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Science & Medicine

The Pulse

Updated 9 days ago

Science & Medicine
Read more

Listen to full episodes of WHYY’s health, science and innovation program, The Pulse.

Read more

Listen to full episodes of WHYY’s health, science and innovation program, The Pulse.

iTunes Ratings

105 Ratings
Average Ratings
90
9
4
1
1

Download Speed Issues Seem to be Resolved

By Apple1234Pie - Nov 18 2018
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The last 3 podcasts I listend to I rated as 4,5,3.

Interesting

By Rekellerwu - Jul 23 2016
Read more
I love the Pulse, keeps me up-to-date on new and interesting things going on in the world

iTunes Ratings

105 Ratings
Average Ratings
90
9
4
1
1

Download Speed Issues Seem to be Resolved

By Apple1234Pie - Nov 18 2018
Read more
The last 3 podcasts I listend to I rated as 4,5,3.

Interesting

By Rekellerwu - Jul 23 2016
Read more
I love the Pulse, keeps me up-to-date on new and interesting things going on in the world
Cover image of The Pulse

The Pulse

Updated 9 days ago

Read more

Listen to full episodes of WHYY’s health, science and innovation program, The Pulse.

Rank #1: Why We Travel

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We travel to experience awe or learn something new — maybe even to get our worldview shaken up a bit. On this episode, The Pulse explores how travel changes us and how we change the places we visit.

Also heard on this week’s show:

  • Science history geek Michael Yudell tells us about 19th century explorer John Cleves Symmes who believed the earth is hollow.
  • Travel medicine expert Phyllis Kozarsky says don’t blame the airplane for your stomach bug.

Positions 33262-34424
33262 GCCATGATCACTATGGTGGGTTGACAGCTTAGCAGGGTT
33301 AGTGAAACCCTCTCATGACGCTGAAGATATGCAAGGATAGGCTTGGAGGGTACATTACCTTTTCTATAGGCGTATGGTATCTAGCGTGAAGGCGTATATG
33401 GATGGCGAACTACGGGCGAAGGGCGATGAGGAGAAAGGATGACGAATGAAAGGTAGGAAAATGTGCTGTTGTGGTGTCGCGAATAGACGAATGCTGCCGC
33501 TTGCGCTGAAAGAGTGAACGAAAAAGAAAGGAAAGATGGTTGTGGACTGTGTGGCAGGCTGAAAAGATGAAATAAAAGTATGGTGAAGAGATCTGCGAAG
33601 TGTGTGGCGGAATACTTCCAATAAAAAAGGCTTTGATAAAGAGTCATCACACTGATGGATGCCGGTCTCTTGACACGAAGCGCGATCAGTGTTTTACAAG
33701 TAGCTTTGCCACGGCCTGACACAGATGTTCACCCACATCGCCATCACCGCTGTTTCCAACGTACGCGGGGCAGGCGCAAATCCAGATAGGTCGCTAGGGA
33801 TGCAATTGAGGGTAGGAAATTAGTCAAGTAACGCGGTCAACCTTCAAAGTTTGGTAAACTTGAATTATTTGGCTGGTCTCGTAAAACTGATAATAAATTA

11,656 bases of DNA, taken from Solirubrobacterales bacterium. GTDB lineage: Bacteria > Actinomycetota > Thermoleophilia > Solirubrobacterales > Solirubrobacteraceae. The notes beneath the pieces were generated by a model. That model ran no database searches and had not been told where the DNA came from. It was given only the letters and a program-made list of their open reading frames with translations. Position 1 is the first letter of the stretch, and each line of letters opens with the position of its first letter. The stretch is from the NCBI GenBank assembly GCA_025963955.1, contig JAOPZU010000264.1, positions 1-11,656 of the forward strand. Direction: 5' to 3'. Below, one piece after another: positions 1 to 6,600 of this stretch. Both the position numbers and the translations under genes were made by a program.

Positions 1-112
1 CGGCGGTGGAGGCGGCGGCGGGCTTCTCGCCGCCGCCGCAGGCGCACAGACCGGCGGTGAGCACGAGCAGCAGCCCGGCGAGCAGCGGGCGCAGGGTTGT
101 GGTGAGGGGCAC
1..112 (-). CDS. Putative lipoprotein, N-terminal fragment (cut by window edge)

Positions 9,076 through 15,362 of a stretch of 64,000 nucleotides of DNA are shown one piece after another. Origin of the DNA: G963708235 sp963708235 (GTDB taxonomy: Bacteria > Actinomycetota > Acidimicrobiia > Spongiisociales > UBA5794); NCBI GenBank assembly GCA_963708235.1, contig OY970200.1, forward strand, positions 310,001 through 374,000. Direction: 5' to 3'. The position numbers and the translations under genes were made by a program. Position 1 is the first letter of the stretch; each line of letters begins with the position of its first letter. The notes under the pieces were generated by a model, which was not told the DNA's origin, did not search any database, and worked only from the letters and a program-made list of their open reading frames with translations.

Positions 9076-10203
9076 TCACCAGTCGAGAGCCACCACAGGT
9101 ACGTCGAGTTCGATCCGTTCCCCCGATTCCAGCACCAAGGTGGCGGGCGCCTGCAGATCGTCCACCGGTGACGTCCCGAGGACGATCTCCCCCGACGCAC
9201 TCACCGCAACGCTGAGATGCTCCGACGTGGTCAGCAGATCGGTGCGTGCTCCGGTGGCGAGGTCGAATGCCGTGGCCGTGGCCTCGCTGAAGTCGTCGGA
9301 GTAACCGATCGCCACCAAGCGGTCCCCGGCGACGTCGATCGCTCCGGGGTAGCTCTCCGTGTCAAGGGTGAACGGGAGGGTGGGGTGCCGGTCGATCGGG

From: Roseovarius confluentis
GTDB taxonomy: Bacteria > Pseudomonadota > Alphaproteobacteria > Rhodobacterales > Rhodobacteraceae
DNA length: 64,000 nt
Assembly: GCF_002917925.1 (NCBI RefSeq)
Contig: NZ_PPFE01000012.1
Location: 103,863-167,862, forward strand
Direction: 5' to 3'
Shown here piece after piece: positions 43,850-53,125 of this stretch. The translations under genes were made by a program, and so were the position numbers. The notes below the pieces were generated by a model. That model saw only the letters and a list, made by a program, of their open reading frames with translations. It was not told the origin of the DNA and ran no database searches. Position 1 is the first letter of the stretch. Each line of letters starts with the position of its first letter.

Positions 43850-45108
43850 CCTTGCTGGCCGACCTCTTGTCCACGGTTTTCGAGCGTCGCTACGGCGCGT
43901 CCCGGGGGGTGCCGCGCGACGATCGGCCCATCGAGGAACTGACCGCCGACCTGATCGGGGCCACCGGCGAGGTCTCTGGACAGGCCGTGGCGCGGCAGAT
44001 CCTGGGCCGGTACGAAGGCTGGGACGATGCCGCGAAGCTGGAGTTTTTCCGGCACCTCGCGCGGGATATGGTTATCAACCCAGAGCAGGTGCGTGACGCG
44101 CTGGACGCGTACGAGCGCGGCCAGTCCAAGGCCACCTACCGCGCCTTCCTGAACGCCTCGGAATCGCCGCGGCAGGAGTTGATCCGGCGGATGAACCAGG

• Reporter Liz Tung explores the future of biometric scans in travel security screening.
  • Astrophysicist Jarita Holbrook says her annual trip to the meeting of the National Society of Black Physicists feels like coming home.
  • Kiasha Huling recalls the culture shock she experienced when she traveled just a few miles to college.
  • New Zealand tourism expert Ian Yeoman predicts where we’ll want to travel in the next 20 to 50 years.
Aug 03 2018
48 mins
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Rank #2: Why We Exercise

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Running, biking, weightlifting, swimming — for lots of people, working out is an important part of life. It’s about our health — mental and physical — strength, weight control, discipline and let’s face it: vanity. On this episode, we explore why we exercise, why we should, and how to do it best.

Also heard on this week’s episode:

  • Baby, we were born to run — even more than you might think. Reporter Jad Sleiman explores why humans are such improbably good runners. We cheer on Harvard professor Dan Lieberman as he races a horse in a 20-mile run, learn the history of persistence hunting, and find out why butts are our secret weapon.